When maladaptive gene ﬂow does not increase selection
This week we will discuss a paper by Rolshausen et al. (2015, Evolution) on the the effects of gene flow on selection.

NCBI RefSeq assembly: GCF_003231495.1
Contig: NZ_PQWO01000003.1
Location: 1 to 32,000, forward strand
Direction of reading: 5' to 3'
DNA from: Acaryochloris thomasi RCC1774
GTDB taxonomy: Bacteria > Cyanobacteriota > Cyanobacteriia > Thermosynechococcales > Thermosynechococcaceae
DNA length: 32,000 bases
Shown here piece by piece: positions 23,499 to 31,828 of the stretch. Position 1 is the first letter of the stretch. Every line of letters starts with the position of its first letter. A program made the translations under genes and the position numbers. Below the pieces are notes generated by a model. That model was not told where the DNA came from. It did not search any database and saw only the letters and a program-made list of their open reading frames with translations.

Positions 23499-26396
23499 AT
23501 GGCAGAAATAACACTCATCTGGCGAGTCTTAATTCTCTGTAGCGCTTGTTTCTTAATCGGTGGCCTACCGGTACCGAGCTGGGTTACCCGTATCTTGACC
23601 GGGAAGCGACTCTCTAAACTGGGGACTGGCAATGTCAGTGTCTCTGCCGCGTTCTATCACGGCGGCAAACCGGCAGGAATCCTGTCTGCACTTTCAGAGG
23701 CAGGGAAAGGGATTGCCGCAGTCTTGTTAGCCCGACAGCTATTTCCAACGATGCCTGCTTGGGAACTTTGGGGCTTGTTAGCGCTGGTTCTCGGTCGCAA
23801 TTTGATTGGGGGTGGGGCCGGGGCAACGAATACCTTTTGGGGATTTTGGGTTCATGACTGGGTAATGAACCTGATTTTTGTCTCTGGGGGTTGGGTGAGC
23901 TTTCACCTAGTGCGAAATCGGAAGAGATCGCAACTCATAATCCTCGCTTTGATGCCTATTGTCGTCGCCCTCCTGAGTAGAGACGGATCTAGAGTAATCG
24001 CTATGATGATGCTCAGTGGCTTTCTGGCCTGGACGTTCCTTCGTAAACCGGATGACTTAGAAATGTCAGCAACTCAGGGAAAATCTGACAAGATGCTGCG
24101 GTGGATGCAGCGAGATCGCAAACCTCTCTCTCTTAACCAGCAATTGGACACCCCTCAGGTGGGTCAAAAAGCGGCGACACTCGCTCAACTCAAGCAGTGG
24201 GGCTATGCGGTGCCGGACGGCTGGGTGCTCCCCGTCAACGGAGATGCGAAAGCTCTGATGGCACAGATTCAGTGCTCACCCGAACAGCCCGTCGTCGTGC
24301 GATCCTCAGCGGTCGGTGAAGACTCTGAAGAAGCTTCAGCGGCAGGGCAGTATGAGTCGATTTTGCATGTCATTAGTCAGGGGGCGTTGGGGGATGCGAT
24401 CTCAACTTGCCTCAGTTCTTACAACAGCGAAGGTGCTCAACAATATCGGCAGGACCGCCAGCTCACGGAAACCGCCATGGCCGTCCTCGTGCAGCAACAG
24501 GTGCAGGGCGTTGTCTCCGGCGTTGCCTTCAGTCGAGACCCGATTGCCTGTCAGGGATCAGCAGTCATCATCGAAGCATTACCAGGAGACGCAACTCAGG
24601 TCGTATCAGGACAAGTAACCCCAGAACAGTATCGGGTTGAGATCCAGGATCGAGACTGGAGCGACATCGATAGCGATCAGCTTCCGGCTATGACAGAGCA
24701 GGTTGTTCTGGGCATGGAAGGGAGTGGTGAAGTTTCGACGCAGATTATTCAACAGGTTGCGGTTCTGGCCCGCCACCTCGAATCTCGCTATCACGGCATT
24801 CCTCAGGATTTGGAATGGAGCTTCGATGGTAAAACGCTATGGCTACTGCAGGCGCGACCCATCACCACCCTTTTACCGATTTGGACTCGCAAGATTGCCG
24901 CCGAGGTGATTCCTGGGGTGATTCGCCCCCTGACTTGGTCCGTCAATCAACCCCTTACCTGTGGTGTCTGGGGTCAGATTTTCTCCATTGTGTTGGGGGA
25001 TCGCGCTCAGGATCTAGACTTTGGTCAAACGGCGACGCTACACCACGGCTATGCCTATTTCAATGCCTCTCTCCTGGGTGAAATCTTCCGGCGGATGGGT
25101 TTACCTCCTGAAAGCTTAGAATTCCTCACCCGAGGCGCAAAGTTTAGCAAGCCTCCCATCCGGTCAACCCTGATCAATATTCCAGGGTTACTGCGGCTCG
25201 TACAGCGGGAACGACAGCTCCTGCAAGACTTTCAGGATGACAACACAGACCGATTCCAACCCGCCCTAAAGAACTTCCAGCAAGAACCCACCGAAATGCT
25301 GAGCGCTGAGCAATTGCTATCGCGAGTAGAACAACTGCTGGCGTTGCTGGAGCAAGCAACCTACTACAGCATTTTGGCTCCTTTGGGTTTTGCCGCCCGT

Populations receiving high maladaptive gene flow are expected to experience strong directional selection—because gene flow pulls mean phenotypes away from local fitness peaks. We tested this prediction by means of a large and replicated mark-recapture study of threespine stickleback (Gasterosteus aculeatus) in two stream populations. One of the populations (outlet) experiences high gene flow from the lake population and its morphology is correspondingly poorly adapted. The other population (inlet) experiences very low gene flow from the lake population and its morphology is correspondingly well adapted. Contrary to the above prediction, selection was not stronger in the outlet than in the inlet, a result that forced us to consider potential reasons for why maladaptive gene flow might not increase selection. Of particular interest, we show by means of a simple population genetic model that maladaptive gene flow can—under reasonable conditions—decrease the strength of directional selection. This outcome occurs when immigrants decrease mean fitness in the resident population, which decreases the strength of selection against maladapted phenotypes. We argue that this previously unrecognized effect of gene flow deserves further attention in theoretical and empirical studies.